- The author, Tobias Carlisle, explains why you should act counter-intuitive and acquire stocks the mainstream public discards. Toby advises one to acquire stocks in crisis-stricken companies with failed business models and uncertain futures. Why? Exactly because they’re so unattractive in every imaginable way, they’re extremely cheap.
- Activists are often interested in these opportunities, as there may be value and potential that can be unlocked by e.g. restoring the business’ earnings power, mergers as well as partly or complete liquidation. The roads to resurrection are many, all of which can drive the stock price north again. These roads are the driving force behind the mean reversion phenomenon.
- There are three heuristics that generally hinders us in seizing deep value opportunities: 1) representativeness, 2) availability, and 3) anchoring.
- Tobias’ screens are based on the Acquirer’s Multiple, which is a simple calculation: Enterprise Value / Operating Earnings. The formula seeks to spot stocks that might be attractive from an activist’s point of view due to an untapped potential.
This book is as awesome as the title is long. The book’s author, Tobias Carlisle, explores the counter-intuitive idea of acquiring deep value stocks; the foulest of the foulest – the pond’s ugly ducklings. Toby advises one to acquire stocks in crisis-stricken companies with failed business models and uncertain futures. Why? Exactly because they’re so unattractive in every imaginable way, they’re extremely cheap. Since they’re trading far below intrinsic value they’re eligible to offer marvelous returns. Remember, investors are not rewarded for picking sound businesses; they’re rewarded for exposing discrepancies between price and value.
The mean reversion phenomenon
It feels right to discard the foul stock. The media’s smear campaigns and ever-falling stock price frightens us. Again, it’s easy to convince yourself that labeling said stock as financial trash is the only proper way of regarding it. Instead, it feels better to jumping on the bandwagon and acquiring stocks in this year’s winner – the media’s darling.
However, whereas growth stocks in high-return industries don’t attract nothing but competitors, low-return industries attract the interest of managers, acquirers, activist shareholders and liquidators. These giants all fight for control in these ‘stinky’ companies in the hope of being able to unlock the untapped potential that resides within them. However, external forces might not even be necessary. A company’s management team might spot improvement opportunities that ensures the restoration of the business’ earnings power; the industry might experience an upswing; they can liquidate parts or all of the business; they can ensure a merger agreement with a competitor or the like. The roads to resurrection are many, all of which can drive the stock price north again. These roads are the driving force behind the mean reversion phenomenon. Mean reversion is the theory that companies’ values on average return to the mean value (the ‘average price’, if you will). To buy an asset below its mean value and wait for the upswing to the mean can be very lucrative.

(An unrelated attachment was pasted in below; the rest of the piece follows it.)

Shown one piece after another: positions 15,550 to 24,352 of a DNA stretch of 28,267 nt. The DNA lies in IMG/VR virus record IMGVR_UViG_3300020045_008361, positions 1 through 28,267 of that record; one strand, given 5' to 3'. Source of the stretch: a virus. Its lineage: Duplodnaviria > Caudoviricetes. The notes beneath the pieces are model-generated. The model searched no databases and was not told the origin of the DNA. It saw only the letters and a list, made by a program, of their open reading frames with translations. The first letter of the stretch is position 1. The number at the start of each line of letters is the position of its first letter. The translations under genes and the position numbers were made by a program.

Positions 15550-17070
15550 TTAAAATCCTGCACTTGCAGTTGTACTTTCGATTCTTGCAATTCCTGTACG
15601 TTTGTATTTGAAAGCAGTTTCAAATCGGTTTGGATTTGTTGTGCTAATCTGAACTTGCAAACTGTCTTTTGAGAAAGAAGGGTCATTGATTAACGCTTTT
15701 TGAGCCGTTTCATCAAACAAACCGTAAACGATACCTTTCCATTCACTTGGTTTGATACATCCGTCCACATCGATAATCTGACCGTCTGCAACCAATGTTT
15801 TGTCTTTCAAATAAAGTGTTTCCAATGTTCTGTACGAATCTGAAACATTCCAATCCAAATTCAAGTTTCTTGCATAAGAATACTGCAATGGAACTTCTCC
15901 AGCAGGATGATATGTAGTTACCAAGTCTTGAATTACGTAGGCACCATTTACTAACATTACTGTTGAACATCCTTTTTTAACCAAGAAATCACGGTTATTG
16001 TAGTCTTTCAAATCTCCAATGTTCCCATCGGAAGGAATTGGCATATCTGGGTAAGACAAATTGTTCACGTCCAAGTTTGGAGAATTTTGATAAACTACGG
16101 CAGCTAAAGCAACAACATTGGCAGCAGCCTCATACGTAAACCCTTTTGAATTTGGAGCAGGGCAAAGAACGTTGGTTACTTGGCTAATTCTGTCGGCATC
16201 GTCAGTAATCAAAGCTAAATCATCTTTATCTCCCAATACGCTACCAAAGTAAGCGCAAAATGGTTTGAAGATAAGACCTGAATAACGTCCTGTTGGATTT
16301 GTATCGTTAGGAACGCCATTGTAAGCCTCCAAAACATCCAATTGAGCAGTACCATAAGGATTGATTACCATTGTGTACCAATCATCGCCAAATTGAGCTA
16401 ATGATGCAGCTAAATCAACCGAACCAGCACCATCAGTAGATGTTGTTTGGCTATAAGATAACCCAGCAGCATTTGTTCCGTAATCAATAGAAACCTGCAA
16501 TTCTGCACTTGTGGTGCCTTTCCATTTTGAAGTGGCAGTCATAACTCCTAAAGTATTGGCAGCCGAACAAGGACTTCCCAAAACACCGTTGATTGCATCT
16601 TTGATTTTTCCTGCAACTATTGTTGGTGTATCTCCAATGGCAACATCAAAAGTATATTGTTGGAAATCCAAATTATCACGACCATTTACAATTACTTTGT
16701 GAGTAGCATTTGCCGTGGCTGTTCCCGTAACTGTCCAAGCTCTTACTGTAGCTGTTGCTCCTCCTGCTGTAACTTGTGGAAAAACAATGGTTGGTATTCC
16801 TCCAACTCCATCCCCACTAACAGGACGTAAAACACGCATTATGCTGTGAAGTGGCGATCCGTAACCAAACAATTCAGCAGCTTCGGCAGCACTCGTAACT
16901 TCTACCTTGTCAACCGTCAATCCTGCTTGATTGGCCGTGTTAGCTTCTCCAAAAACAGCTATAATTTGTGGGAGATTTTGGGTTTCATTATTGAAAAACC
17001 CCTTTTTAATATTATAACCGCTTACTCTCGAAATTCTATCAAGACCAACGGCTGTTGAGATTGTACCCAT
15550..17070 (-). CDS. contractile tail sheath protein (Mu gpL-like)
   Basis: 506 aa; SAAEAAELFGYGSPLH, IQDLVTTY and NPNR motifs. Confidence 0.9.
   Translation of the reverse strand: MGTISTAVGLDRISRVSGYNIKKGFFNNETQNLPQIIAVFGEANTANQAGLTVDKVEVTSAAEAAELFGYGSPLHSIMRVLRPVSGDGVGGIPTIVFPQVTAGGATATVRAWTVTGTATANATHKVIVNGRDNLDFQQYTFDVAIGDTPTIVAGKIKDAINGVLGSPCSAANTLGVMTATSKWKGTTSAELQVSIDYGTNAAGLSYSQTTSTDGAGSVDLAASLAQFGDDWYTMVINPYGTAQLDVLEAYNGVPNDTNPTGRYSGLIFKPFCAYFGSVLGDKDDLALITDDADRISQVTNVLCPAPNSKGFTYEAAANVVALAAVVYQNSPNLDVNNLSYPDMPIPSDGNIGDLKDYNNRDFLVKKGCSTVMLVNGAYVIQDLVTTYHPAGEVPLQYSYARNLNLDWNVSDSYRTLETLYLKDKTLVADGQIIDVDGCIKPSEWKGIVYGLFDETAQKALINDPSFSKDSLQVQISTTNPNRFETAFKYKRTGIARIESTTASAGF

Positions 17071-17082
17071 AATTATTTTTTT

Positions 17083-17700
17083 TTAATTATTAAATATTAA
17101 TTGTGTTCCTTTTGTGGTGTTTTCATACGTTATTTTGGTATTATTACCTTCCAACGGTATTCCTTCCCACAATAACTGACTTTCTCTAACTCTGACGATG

Indeed, some of these deep value stocks go belly-up. According to Toby, the likelihood of bankruptcy in the deep value universe is 2.5 times greater than the S&P500 average (6% vs. 2-3%).
Heuristics that blur our judgment
The aforementioned tendency to go with the ‘winners’ rather than the ‘losers’ is ubiquitous. It’s the same curse that haunts the so-called ‘experts’ (or “empty suits” in Nassim Taleb’s terminology). Individual as well as institutional investors have a tendency to extrapolate glamour stocks that have demonstrated historically strong growth rates despite the unlikelihood that such performance will continue indefinitely.